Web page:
Seneca makes an eye-opening reference in this book on how we waste our lives by being involved in meaningless situations and thus distorting the definition of happiness. As a result, we remain hanging and incapable of experiencing true happiness (prosperity).
Below, you will find a distinctive extract of the book «The shortness of life»:
It’s not the age
«There is no reason for anyone to believe that someone has lived long because of the white hair and wrinkles – he didn’t live long just because he stayed alive for a long period of time. Would you claim that someone’s journey lasted long because that individual, as soon as he left the port, he encountered a violent storm, which threw him from one place to another, while the wind was blowing hard from different directions and prowled him inside the circle? His journey was not long, his discomfort was great.”
No one will restore your years
… However no-one will restore your years, no one-will return them to you. Life will follow the path which it has begun and will not reverse or even limit its course. It will not make noise; it will not remind you how fast it is. It will slip silently – it will not be made bigger with royal orders or popular applause. As it began on the first day, so it will continue, nowhere will it change its course, and it will never be delayed. And what will the outcome be? You will be absorbed in your occupations, and life will go unattainable – and somewhere in the meantime death will come, for which, whether you want it or not, you have to find some free time.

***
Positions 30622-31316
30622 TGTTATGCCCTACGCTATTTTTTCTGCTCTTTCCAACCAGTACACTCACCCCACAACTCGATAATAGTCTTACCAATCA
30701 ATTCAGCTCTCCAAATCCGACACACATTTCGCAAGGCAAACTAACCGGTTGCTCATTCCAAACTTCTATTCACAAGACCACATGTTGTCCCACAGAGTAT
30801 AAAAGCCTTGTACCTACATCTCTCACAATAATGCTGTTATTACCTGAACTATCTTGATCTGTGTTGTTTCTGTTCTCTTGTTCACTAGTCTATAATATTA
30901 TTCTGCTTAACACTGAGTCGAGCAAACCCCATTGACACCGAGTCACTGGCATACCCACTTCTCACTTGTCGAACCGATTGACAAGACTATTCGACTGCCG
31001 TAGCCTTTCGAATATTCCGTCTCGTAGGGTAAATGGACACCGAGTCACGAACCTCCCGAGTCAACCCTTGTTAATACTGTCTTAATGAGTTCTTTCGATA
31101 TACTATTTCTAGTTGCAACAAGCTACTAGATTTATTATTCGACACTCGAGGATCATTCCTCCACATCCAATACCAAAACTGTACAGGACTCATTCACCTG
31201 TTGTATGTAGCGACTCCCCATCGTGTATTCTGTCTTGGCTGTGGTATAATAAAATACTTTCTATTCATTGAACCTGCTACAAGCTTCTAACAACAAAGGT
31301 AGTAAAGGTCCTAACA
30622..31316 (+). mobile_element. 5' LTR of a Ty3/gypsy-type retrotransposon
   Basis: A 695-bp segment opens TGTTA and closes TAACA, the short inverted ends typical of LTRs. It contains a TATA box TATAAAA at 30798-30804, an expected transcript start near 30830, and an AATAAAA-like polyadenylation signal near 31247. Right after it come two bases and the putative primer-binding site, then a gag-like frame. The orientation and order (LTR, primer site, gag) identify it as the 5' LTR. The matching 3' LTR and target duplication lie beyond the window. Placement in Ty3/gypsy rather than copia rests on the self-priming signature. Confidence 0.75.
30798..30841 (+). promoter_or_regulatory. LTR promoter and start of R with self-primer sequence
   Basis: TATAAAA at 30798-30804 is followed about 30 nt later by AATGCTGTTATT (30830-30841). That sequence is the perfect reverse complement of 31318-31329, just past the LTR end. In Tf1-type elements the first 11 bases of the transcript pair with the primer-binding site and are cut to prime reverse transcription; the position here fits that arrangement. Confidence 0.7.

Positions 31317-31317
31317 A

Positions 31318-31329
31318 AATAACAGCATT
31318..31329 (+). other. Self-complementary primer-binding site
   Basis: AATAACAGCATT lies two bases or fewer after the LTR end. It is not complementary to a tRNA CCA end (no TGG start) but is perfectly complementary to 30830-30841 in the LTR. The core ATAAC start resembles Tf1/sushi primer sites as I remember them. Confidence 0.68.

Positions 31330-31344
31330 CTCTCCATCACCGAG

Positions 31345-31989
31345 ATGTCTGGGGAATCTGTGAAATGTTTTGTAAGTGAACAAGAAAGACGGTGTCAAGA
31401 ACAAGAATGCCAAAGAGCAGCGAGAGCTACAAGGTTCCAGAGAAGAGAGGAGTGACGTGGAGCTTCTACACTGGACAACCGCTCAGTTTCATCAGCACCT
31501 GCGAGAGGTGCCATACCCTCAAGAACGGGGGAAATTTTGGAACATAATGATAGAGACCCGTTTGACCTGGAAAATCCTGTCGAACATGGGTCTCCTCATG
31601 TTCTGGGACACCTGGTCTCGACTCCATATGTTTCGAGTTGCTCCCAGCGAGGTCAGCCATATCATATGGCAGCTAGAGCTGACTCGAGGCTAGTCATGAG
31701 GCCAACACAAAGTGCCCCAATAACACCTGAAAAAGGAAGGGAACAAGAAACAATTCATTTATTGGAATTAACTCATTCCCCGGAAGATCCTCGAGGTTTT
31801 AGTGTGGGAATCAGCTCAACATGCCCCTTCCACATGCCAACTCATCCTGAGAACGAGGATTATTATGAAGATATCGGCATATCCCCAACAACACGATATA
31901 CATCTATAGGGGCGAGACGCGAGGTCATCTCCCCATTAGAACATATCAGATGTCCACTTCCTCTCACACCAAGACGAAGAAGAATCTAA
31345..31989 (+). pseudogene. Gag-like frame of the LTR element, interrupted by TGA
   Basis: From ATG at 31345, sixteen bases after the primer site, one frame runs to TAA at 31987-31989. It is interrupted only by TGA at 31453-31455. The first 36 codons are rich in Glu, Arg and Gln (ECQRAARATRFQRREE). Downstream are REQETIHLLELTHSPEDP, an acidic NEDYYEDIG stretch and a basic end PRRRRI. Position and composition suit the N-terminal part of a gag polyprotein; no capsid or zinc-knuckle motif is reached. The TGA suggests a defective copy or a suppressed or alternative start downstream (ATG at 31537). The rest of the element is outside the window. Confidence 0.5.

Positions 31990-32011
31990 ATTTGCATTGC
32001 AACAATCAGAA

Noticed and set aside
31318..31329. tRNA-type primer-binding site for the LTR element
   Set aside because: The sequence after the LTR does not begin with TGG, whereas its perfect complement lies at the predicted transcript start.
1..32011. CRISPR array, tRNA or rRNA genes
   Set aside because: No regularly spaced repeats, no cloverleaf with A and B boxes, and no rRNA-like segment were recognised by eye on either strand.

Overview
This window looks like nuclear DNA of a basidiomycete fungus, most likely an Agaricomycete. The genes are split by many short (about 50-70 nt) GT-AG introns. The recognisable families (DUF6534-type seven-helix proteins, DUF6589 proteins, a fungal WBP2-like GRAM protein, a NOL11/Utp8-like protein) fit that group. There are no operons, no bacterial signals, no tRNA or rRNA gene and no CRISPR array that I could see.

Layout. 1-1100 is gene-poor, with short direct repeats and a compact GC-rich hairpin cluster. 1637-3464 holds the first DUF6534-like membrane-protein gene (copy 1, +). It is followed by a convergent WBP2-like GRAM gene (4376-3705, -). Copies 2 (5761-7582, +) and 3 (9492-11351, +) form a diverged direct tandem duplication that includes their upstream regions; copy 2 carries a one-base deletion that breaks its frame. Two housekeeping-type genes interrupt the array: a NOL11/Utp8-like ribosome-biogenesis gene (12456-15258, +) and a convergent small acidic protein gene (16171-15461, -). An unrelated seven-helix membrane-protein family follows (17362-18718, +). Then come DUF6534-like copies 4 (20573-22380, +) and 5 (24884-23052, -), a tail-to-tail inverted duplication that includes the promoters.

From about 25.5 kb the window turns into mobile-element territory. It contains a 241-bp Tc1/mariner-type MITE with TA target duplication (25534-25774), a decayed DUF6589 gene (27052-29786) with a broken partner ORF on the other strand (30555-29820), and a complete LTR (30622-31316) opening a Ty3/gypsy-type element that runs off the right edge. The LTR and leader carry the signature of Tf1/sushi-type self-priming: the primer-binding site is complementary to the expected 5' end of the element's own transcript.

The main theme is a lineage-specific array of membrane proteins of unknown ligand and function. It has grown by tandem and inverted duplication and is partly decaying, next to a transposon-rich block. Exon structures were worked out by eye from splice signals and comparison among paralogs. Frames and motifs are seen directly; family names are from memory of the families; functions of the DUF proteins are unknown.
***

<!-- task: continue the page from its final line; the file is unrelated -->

The expectation that relies on tomorrow
… People make goals and supporting them is the farthest future, but there is no greater loss of life than postponement. It deprives them of every new day and nullifies the present with some future promises. The biggest obstacle of life is the expectation that relies on tomorrow and forgets the present. You set what lies in the hands of luck and let go of what’s in your hands. What are you looking at? What goal have you made? Everything that’s going to come is uncertain • live for the moment! That great poet is shouting at you and, with his divine inspiration, he sings to you these salutary lyrics:
«The best day in a life of a miserable person, is the first day that is lost».
“Why are you late?” he says, “Why do you remain idle? If you don’t seize the day, it will slip away”. But even if you seize it, again it will slip away – for this reason, and in the speed you seize it, you have to rival the speed of time, just like a stream – which flows forcefully but not forever; you have to drink fast. We have to mention also that the poet articulated his doom greatly for the endless time wasted by writing “the best day” and not “the best period”.